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Colonel VIC ZILLMER (Ret. Army Corps of Engineers): This is the largest design build, civil works project ever attempted.

ALLEN: Vic Zillmer knows what hes talking about. Hes a retired colonel with the Army Corps of Engineers and worked on projects in the Balkans and Iraq. Hes now helping oversee construction of a nearly two-mile long surge barrier in what, during Katrina, was the scene of a catastrophe. Were about nine miles east of the lower Ninth Ward. This is where the old Mississippi River Gulf Outlet, which is now shut down, meets the Gulf Intracoastal Waterway.

Zillmer recalls the dire scenario that led to the flooding of St. Bernard Parish and much of New Orleans.

Col. ZILLMER: Katrina came in and the levee around St. Bernard Parish and the levee around the New Orleans East acted like a funnel. And as the water came up through took all of the water out of Lake Borgne and pitched into the city. It was about 18 feet high at this point with a seven foot wave. It was about 25 feet where were standing.

ALLEN: Workers are busy on top of the surge barrier. Its 26 feet high and almost complete. Theyre using steel and concrete to build three barge gates. Theyre gates that will close before a storm hits, sealing the citys perimeter defenses. Once the surge barrier and the rest of the upgrades are complete next year, Corps officials say New Orleans will be protected against a 100-year storm event. But what about larger storms? Zillmer acknowledges that Katrina, if it had hit New Orleans directly, would have overwhelmed even this new surge barrier.

Col. ZILLMER: But even something that large, it would hit this and would stop most of it. And you have a containment pool on the backside to hold the rest that comes over. And the idea being is this thing was quote, built for a 100-year flood, but it's resilient to a 500-year flood. Which means a 500-year storm would hit this thing and do very little damage to it. Its designed to be overtopped.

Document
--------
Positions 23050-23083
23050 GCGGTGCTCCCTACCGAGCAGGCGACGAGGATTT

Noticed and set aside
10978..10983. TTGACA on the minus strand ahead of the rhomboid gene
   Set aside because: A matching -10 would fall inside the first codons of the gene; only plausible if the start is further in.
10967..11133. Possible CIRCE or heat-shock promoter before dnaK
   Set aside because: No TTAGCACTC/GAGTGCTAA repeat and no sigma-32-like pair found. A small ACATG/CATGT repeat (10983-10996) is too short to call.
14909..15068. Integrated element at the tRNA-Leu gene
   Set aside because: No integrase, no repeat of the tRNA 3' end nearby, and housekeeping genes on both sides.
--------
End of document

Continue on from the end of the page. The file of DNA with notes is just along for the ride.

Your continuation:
ALLEN: A major hurricane, with rain, high winds and a massive storm surge, would still bring flooding to New Orleans. But Corps officials say the new upgrades should prevent the kind of catastrophe seen in Katrina.

Robert Bea, an engineering professor at the University of California, Berkeley, is not quite as optimistic. Hes spent some 14,000 hours studying New Orleans flood protection since Katrina. He believes that, even with the new upgrades, the levees and floodwalls are more of a patchwork quilt than a true flood protection system. If and when the big one hits, Bea says, theres still likely to be significant breaching of levees and floodwalls.

Professor ROBERT BEA (University of California, Berkeley): And the reason for that is not the strong links that the Corps has built, but because of the weak links in the system that pre-existed Katrina.

ALLEN: Bea says a repeat of the Katrina destruction is unlikely. But, a major hurricane is likely to bring flooding, and possibly, loss of life. He believes that the 100-year flood protection plan for New Orleans is inadequate and many others here agree.

John Barry is a board member of the areas Flood Protection Authority and author of Rising Tide, about the 1927 Mississippi flood. He says the promise of protection against a 100-year storm can be misleading. Storms, he notes, dont pay attention to statistics.

Mr. JOHN BARRY (Author, "Rising Tide"): And over a period of 100 years, roughly your lifetime and your kids lifetime combined, theres a 63 percent chance that you will see a storm greater than the protection system. So, when you understand that, then you begin to understand why it is not a very good level of protection.

ALLEN: Even the Corps acknowledges that New Orleans needs more than 100-year protection. Its a hurricane-prone city where half the land is at or below sea level. But improving flood protection further is a question, not of engineering, but of policy and money. And thats a question not for the Corps, but for Congress.

Greg Allen, NPR news.